The fate of U.S.-China economic relations hangs in the balance leading up to the expected meeting between Presidents Xi and Trump to end the trade war. The damage of economic tensions has been felt on both sides: U.S. exports to China have seen steep drops in recent months, including of grains, oil, liquefied gas and passenger vehicles. The latest official data shows that Chinese exports to the U.S. have similarly contracted for three straight months, and Chinese investment in the United States has crashed from a height of $46 billion in 2016 to less than $5 billion in 2018.
Chances of a successful deal have increased after the most recent round of negotiations in Washington in mid-February. A deal between the U.S. and China would be a desirable outcome that could help mitigate a longer-term rupture, but only if it sticks. For that to happen, China and the U.S. will need more than just good negotiating skills – they will need a strategy to rebuild trust.
In my view, a few key steps are needed:
Even an optimal deal will leave U.S.-China tensions heightened under the weight of new strategic security concerns. But this doesn’t mean U.S.-China commercial ties must be severed; there is still vast potential to expand commercial activity in non-sensitive domains. A modicum of “disengagement” can be managed with a reasonable understanding of where rational national security restrictions are necessary, preserving space for normal commerce. Surely U.S. soybean farmers need not suffer due to U.S. concerns about exports of dual-use technology.
A key challenge to overcome is that national security boundaries have expanded in recent years and have yet to be re-drawn. In the investment realm, the Foreign Investment Risk Review Modernization Act (FIRRMA) has led to a sweeping overhaul of U.S. investment screening, but core elements of the legislation are still unclear, including which technologies will be subject to special scrutiny. In China, new regulations such as the Cyber Security Law have likewise created uncertainty for foreign investors.
Policies like these are depressing businesses’ willingness to invest in future growth and innovation. Firms from both nations must be able to confidently assess which areas are allowed for commercialization and which are off limits without fear of those lines being constantly re-drawn.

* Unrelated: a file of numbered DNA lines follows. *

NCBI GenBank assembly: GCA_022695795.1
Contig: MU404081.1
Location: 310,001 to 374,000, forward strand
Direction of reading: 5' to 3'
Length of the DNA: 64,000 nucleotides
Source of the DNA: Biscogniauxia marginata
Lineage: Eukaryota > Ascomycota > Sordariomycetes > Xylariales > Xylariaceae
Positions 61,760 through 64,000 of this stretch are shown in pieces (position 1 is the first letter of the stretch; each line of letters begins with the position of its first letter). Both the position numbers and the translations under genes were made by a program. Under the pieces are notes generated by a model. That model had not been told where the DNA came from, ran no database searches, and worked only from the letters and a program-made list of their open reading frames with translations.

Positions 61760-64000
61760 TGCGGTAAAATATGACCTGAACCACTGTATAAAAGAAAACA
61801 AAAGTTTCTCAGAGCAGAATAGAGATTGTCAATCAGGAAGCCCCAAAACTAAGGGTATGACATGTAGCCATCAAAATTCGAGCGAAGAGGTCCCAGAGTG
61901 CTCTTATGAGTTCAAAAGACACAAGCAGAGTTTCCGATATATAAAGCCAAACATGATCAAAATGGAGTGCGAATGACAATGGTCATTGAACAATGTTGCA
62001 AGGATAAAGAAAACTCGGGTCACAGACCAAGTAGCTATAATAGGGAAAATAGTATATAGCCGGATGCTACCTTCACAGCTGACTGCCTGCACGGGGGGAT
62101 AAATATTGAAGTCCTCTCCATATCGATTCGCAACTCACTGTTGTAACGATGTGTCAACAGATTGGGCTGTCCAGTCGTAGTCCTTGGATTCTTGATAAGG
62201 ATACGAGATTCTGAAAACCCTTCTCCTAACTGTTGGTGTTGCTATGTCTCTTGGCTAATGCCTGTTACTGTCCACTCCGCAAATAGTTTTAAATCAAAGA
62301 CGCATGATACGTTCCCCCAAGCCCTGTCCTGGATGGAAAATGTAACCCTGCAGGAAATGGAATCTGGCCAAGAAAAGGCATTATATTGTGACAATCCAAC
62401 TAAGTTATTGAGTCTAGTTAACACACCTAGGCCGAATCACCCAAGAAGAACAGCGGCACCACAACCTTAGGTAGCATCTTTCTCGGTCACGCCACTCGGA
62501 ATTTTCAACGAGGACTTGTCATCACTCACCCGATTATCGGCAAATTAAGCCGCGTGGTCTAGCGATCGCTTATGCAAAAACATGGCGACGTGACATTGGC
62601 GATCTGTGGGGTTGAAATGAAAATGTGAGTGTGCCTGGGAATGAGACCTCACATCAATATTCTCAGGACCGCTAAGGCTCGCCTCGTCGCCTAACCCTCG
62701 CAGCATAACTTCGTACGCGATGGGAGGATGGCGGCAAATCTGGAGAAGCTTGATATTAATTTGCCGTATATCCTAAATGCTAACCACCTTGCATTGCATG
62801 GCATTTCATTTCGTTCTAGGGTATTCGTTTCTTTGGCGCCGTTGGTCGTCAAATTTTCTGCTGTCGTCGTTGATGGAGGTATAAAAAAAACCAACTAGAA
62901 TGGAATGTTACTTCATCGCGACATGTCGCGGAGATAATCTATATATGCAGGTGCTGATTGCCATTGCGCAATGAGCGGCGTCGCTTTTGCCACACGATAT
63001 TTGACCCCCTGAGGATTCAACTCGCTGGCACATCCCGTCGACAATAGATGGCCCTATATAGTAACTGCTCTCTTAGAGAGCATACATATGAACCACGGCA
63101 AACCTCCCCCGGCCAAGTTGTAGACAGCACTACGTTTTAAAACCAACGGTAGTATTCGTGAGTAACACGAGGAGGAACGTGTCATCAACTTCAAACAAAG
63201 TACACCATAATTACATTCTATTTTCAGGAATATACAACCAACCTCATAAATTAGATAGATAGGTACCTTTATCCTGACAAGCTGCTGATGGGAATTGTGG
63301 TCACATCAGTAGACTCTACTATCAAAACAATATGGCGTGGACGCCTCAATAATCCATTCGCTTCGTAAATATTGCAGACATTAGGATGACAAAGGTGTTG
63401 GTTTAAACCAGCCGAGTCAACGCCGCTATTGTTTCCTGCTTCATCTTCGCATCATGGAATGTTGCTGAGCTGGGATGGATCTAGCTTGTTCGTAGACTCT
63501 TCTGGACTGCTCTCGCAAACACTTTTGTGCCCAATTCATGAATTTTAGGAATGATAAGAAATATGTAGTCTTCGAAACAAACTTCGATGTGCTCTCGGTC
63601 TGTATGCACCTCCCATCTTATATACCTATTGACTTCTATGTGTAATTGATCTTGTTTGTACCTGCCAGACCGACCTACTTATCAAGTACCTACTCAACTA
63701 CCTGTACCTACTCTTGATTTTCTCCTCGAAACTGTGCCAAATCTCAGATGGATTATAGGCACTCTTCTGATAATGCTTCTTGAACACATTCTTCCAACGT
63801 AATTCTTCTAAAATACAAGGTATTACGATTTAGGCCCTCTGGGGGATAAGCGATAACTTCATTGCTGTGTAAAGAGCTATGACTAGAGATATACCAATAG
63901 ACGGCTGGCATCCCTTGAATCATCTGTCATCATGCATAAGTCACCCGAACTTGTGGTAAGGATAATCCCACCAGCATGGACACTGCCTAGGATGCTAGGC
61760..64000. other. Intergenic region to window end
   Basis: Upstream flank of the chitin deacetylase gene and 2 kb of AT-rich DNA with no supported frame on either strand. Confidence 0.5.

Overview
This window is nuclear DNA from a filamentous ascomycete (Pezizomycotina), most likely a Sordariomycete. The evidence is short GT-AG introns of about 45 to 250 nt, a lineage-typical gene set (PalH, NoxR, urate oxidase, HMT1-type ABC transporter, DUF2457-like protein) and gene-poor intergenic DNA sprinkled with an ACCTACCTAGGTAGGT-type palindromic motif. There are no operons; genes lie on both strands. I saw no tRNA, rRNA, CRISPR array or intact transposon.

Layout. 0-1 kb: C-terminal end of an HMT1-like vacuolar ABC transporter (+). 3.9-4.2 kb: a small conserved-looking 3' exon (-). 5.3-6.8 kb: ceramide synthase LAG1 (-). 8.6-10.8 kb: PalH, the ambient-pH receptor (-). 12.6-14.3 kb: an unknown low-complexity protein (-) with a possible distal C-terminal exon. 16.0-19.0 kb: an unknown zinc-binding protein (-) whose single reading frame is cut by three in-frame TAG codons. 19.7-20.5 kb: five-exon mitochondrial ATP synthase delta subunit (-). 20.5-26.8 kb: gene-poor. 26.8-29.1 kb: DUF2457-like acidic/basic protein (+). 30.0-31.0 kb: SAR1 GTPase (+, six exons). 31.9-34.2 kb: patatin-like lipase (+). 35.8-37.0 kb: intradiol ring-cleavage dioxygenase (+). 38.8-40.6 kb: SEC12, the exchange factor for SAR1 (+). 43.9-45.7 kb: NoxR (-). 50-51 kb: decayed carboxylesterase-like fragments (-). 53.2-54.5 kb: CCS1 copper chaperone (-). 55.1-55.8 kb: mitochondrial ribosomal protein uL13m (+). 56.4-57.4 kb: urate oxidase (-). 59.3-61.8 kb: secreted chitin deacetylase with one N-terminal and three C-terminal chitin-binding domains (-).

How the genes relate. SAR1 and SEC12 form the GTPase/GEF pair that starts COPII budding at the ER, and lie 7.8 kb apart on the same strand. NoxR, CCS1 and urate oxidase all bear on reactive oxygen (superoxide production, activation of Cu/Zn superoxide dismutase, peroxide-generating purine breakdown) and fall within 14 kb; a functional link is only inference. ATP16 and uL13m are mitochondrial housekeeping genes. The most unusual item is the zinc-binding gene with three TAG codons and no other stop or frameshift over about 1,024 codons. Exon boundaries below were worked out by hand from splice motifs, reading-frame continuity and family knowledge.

One reason U.S.-China relations have soured is that the U.S. had expectations about China’s economic model converging to liberal Western norms. As these notions have been frustrated, both parties must set reasonable expectations, given China’s legacy and development model. However, there must be a common understanding of shared principles governing economic and commercial relations. This will require China to make good on its Third Plenum economic reform commitments in areas such as market access, state-owned enterprise reform and competition—all steps that are in China’s core internal interest. It will also require the U.S. to accept that certain systemic differences will remain a permanent component of U.S.-China relations.
Once both sides have agreed on a shared vision and related commitments, there must be a list of measurable outcomes established to provide parties a clear understanding of next steps. This requires both broad indicators—like a quantifiable reduction in the use of investment restrictions to achieve Chinese industrial policy goals—and narrow measures, such as volumes of export and investment growth in specific products (e.g. U.S. agricultural or semiconductor exports) and industries (e.g. U.S. investment in the Chinese financial or automobile industries).
These measurable outcomes are necessary to give U.S. leaders confidence that commitments will be kept. A robust agreement tied to certain achievements and milestones will also give China confidence that future U.S. administrations will honor the negotiated outcomes.
One lamentable outcome of heightened U.S.-China tensions is that researchers, executives, students and other individuals are increasingly at risk of getting tangled up in defensive policies and political gamesmanship.
In the U.S., authorities have recently tightened visa requirements for Chinese students in certain areas, reflecting general suspicion of Chinese graduate students. The U.S. has also ramped up law enforcement efforts on suspected cases of espionage and other violations of law. While criminal behavior must be vigilantly prosecuted, this campaign has also led to several cases of Chinese-Americans like Sherry Chen being wrongly accused of conspiring with the Chinese government. Finally, President Trump’s comments in the case of Huawei CFO Meng Wanzhou have created the perception in China that the U.S. does not apply rules evenly and is using Meng as a bargaining chip in trade negotiations.
The same tendencies are prevalent in China. New rules are restricting scientific collaboration with foreign researchers, and the detention of two Canadian citizens has recently sent shockwaves through the foreign business community.
If not addressed, these developments will have a chilling effect on collaborative business and research communities in both countries, which will in turn further undermine trust. China and the U.S. must reassure that laws will be transparently and fairly applied to firms, executives and individuals.
As negotiators continue working toward a resolution to the costly trade dispute, I implore them to consider not just the negotiated "wins" necessary to make a deal palatable, but also what steps must be taken to rebuild trust and assure a deal survives in the months and years that follow.
This editorial first appeared on the South China Morning Post.